In this perspective, this article studies the average rate of correlated Rayleighfading multiuser networks. The results are obtained for quasistatic channels in the cases where there is perfect or imperfect CSI available at the transmitter. It is mainly focused on a system with a single transmitter and two receivers, which allows us to find closedform solutions for the average rate and power allocation criteria. However, some discussions about extending the results to arbitrary number of receivers are also presented and the final conclusions are valid independent of the number of receivers. Assuming imperfect CSI, we evaluate the effect of optimal channel quantization on the system performance. The results show that substantial performance improvement is achieved with a limited number of feedback bits per user. Moreover, the effect of scheduling and multiuser diversity reduces with the channels correlation, although the rate reduction is ignorable in low correlation conditions. The arguments would be interesting for people involved in WINNER+, 3GPP or the ones working on scheduling between close users, for instance scheduling in singlecell networks, e.g., [25–28].
2. System model
where I_{0}(.) is the zerothorder modified Bessel function of the first kind [33]. Finally, note that as the channels have identical pdfs, the maxrate scheduler which transmits to the user with the strongest channel at any given time slot not only optimizes the system total performance but also maintains the longterm fairness between the users. Moreover, although it is the simplest to assume a network with two users, as seen in the following, the results provide valuable insights for the more general cases with arbitrary number of users. Also, extension of the results to arbitrary number of receivers experiencing different fading distributions can be found in the Appendix.
It is assumed that each receiver has perfect CSI about its corresponding channel gain which is an acceptable assumption in quasistatic condition, e.g., [17, 18, 34–38]. However, the transmitter may be provided with imperfect (Section 3) or perfect (Section 4) CSI about the fading channels. Further, all results are presented in natural logarithm basis, the channel average rate is presented in natsperchanneluse (npcu) and, as stated in the following, the arguments are restricted to Gaussian input distributions. Finally, note that Rayleighfading channels are good models for tropospheric and ionospheric signal propagation as well as the effect of heavily builtup urban environments on radio signals [39, 40]. Also, it is most applicable when there is no dominant propagation along a line of sight between the transmitters and the receivers.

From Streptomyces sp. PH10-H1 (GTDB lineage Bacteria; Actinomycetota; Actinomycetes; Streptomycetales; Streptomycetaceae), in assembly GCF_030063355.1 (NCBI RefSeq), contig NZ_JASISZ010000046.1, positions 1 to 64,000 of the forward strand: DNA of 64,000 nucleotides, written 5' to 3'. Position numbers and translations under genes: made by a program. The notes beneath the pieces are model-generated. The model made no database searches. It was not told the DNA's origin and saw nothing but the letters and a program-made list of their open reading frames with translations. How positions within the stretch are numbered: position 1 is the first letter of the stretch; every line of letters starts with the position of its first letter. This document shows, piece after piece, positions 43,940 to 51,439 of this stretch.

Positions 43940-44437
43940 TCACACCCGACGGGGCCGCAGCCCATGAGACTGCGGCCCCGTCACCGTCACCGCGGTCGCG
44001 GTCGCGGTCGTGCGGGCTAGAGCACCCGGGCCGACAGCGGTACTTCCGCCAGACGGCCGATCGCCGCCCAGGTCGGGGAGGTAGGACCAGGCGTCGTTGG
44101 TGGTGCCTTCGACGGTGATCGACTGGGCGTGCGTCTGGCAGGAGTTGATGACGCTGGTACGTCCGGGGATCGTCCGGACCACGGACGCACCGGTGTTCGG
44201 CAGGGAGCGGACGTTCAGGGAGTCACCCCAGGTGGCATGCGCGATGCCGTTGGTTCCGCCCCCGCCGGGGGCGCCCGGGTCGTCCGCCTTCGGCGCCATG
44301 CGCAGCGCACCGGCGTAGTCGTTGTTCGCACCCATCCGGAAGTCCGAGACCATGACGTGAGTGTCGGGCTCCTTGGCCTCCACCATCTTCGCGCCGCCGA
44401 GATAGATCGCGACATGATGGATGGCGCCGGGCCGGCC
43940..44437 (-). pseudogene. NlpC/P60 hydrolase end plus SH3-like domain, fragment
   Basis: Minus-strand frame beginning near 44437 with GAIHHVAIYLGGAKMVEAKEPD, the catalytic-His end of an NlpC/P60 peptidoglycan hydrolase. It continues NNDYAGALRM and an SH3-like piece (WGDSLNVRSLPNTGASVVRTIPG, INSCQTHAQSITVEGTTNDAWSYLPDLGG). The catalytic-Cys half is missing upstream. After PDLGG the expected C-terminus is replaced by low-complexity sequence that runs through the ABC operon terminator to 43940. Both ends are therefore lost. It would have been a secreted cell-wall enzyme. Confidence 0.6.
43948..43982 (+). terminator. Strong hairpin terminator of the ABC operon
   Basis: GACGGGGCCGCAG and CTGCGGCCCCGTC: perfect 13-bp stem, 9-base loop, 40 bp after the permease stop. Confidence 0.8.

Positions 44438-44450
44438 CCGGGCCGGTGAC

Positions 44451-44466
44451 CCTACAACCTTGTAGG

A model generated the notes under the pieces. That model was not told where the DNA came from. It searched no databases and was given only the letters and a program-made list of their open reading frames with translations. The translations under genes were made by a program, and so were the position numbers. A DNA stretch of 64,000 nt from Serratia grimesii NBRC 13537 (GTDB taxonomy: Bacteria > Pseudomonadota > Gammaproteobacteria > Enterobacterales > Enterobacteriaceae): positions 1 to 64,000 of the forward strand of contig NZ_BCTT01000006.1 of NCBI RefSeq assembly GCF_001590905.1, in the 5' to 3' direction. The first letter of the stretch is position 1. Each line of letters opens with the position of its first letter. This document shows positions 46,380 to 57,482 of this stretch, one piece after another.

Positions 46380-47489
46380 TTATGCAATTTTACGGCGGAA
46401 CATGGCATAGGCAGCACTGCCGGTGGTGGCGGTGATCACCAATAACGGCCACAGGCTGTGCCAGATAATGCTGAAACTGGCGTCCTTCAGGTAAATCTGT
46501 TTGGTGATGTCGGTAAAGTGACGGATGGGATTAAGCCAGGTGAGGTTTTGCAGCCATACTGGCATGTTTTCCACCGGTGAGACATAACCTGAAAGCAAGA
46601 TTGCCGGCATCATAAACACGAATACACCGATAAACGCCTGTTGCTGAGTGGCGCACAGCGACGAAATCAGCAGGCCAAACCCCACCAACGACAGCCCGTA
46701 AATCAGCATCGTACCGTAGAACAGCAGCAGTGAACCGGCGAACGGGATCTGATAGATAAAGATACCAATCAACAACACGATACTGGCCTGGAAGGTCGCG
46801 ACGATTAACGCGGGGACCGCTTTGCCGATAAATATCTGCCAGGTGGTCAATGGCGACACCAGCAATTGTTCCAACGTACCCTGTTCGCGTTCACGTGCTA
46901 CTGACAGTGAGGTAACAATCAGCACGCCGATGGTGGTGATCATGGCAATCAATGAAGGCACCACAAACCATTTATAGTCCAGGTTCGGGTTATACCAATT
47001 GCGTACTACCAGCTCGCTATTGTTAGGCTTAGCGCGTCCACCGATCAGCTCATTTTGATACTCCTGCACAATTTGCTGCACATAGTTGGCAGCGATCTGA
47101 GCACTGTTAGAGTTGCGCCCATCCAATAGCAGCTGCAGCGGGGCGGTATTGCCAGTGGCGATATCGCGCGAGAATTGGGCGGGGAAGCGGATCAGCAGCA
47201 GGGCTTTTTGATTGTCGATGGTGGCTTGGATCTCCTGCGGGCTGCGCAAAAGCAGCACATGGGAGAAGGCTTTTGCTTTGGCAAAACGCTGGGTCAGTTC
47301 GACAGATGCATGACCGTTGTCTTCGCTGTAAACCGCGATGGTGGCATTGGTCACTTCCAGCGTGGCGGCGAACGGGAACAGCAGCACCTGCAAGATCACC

2.1. Average rate with no CSI at the transmitter
3. Average rate in the presence of imperfect CSI at the transmitter
is implemented by each receiver. Here, ${\stackrel{\u0303}{g}}_{i}$'s denote the quantization boundaries and S_{ i } is the ith quantization region. The quantization indices are sent back to the scheduler which selects the user with the higher quantization index (maxrate scheduler). Also, if the channel gains are in the same quantization regions, one of them is selected randomly.
Remark 1: The optimal maxrate scheduler should select the users with the highest SNR. However, as stated in the following, the waterfilling properties imply that higher powers are allocated to the higher quantization regions (see, e.g., (14), (19) and [34–38]). Therefore, the SNR increases with the quantization index and scheduling based on the quantization indices works the same as scheduling based on the SNRs.